COVID-19 in Quebec: What you need to know this weekend
Hospitals in Montreal's east end say they will be reducing more services soon
- On Sunday, Quebec reported 3,300 people in hospital (an increase of 105 from the previous day), including 282 in intensive care (an increase of seven from the previous day).
- The province reported 5,946 new cases of COVID-19 and 21 deaths.
- Since the start of the pandemic, there have been 794,753 confirmed cases and 12,304 people have died.
- On Saturday, the province also reported a total of 16,508,440 doses of COVID-19 vaccines administered, including 107,597 in the last 24 hours.
- 90 per cent of the eligible population in the province (ages five and up) has received one dose of the vaccine, 82 per cent have received two doses, and 32 per cent have received three doses.
The new cases represent those reported to the Quebec government only. They are believed to be an underrepresentation of the virus's spread, given the limited availability of PCR tests and use of home testing kits.
The health agency representing hospitals in Montreal's east end confirmed Saturday it will soon be reducing more services as their hospitals struggle to balance the care of COVID-19 patients alongside others.
The CIUSSS de l'Est-de-l'Île-de-Montréal said it will be moving to a Level-5 alert, above Level-4 load-shedding, previously considered the highest alert level in Quebec's contingency plan to cope with COVID-19's strain on the health-care system.
"We currently have 184 of our beds occupied by COVlD patients," said Valérie Lafleur, a spokesperson with the health agency. "This represents 28 per cent of all our available beds that are currently occupied by COVlD patients. Once we reach 30 per cent, we will be going to Level 5."
The regional health board for Montérégie-Est said it was able to free up 100 beds across three of its hospitals for COVID-19 patients after moving to a Level-4 alert, but that it is struggling to keep up with demand. Some 180 people are hospitalized with the virus in the region as of Saturday.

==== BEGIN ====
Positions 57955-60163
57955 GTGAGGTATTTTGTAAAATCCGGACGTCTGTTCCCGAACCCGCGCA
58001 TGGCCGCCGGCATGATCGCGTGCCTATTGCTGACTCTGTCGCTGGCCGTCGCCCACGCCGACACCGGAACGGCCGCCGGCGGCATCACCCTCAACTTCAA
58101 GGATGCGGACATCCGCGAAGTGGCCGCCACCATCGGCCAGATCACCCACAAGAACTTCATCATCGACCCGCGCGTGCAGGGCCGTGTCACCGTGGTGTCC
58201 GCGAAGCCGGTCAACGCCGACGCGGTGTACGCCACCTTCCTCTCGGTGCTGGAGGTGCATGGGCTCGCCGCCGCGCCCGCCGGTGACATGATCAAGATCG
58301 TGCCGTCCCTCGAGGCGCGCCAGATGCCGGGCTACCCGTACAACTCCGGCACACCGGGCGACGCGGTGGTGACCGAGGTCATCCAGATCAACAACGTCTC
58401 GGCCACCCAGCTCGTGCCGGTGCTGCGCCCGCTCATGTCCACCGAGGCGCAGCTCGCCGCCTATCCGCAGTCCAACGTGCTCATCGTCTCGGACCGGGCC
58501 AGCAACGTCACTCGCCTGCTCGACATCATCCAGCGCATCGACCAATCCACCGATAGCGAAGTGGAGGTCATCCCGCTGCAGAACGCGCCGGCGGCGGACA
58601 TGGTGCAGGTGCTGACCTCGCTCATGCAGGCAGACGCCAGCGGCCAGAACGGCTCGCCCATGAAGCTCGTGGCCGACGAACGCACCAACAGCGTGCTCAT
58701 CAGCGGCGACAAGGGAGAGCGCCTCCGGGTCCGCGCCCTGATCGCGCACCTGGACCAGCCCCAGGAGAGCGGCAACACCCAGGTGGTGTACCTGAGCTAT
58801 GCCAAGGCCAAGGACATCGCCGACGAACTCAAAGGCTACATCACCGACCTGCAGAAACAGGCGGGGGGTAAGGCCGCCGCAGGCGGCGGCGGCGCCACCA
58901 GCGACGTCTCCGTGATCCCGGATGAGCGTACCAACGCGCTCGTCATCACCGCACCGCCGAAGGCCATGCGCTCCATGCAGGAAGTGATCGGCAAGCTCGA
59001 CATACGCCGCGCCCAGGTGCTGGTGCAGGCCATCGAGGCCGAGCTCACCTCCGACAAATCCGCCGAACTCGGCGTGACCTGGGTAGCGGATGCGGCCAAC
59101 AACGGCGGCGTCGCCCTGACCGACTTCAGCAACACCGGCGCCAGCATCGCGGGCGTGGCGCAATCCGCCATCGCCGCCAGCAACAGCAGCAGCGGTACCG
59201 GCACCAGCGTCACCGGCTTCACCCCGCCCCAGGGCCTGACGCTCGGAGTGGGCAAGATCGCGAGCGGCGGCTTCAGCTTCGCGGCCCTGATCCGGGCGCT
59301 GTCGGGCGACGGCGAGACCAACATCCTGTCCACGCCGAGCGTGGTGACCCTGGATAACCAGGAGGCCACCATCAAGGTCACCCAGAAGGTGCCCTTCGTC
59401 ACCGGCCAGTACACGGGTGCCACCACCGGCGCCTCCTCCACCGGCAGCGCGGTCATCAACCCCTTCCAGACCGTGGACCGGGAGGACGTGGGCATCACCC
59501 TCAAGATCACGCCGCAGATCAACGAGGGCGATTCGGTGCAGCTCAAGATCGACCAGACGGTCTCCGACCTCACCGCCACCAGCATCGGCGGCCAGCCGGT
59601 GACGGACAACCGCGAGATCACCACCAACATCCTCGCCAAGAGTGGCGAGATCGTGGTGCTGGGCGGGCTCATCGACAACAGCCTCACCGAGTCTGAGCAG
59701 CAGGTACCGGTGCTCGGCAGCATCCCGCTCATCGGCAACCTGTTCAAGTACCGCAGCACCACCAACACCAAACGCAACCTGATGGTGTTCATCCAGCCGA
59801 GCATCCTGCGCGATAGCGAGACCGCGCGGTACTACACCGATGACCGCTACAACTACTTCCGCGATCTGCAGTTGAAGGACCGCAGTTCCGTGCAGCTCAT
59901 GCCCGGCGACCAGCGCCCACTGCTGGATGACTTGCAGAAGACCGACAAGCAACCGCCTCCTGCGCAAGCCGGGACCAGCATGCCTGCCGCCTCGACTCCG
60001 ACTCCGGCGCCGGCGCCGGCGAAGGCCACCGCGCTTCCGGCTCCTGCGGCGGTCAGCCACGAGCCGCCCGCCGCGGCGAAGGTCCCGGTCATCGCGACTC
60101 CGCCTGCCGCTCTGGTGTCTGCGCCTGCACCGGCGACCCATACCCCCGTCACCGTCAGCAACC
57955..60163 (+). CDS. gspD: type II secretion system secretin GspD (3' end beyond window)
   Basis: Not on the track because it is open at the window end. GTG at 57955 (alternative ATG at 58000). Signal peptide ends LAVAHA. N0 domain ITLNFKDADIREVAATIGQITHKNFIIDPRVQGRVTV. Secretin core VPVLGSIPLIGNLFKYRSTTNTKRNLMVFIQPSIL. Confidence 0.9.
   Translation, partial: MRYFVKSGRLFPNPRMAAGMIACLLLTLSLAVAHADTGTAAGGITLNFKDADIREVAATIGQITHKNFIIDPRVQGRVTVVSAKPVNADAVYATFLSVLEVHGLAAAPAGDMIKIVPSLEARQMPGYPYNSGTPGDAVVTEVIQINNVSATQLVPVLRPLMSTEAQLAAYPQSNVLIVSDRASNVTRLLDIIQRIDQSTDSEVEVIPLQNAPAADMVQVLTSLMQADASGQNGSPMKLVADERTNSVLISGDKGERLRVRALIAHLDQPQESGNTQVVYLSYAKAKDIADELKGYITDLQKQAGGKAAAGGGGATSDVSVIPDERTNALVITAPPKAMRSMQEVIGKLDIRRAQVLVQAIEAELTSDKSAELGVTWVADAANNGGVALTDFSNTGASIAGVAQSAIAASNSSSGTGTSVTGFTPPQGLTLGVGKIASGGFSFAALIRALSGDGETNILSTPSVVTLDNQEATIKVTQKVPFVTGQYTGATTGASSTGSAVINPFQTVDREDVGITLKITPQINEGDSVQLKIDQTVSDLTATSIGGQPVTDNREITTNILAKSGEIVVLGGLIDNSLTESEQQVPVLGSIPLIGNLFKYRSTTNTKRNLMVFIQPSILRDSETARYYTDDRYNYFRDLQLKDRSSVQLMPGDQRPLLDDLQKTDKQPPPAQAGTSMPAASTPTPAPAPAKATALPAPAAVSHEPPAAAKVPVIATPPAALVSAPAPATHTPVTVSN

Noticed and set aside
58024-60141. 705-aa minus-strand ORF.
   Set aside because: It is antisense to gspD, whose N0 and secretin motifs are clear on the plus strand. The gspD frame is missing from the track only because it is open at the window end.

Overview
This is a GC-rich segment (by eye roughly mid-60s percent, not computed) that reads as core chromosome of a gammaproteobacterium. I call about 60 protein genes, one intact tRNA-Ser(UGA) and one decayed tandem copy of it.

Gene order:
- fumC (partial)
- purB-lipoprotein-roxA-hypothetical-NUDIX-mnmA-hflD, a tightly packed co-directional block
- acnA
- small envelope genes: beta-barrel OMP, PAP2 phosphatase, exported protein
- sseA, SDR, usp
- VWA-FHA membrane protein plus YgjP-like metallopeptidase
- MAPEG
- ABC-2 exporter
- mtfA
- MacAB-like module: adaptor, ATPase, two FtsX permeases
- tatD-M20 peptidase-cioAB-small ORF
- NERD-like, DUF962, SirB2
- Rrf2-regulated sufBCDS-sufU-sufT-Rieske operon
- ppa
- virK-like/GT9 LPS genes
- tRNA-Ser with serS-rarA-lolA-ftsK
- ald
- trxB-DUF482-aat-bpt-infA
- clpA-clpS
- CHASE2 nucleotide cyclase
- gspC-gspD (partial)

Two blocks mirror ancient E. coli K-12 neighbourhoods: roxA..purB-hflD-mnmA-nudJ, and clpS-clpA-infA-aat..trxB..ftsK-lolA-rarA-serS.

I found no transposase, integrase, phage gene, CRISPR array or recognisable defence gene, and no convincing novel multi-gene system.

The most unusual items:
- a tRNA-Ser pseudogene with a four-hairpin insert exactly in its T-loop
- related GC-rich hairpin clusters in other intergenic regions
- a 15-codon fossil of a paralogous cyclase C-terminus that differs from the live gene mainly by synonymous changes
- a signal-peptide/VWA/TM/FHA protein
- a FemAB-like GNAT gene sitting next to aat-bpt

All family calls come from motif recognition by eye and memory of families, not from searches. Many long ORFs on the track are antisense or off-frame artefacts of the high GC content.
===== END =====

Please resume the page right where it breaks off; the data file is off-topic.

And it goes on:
The health agency covering the south central part of Montreal moved to a Level-4 alert on Friday.
Notre-Dame and Verdun hospitals will be reducing surgeries by more than 50 per cent, and could drop to 25 per cent of normal services, the CIUSSS du Centre-Sud-de-l'île-de-Montréal said.
Emergency and oncology services will be preserved, the hospitals said, as will services for youth and those with intellectual disabilities. Endoscopy services will be slowed down.
Some nurses will also be reassigned from outpatient clinics to hospitals, and the number of non-urgent appointments will be reduced in family medicine, they added.
Classrooms don't need to close following outbreak
In a letter to parents Friday, the Lester B. Pearson School Board said under new provincial directives classrooms will no longer be forced to close if multiple students test positive for the virus once schools reopen Monday.
Students will also no longer be required to isolate if they have been in close contact with someone who has tested positive in their school community. Isolation will only be required if the infected person is someone who lives in their home.
If the test result is negative, and another taken at least 24 hours later is also negative, then the student will be permitted to return to school, the province confirmed in a statement to Radio-Canada Friday night.
If the student tests positive they must isolate for at least five days. If they test negative after the fifth day and don't have a fever, they will then be allowed to return to school while wearing a mask as much as possible.
The Quebec government also said CO2 readers will be coming to classrooms this coming week to better assess the ventilation needs of schools.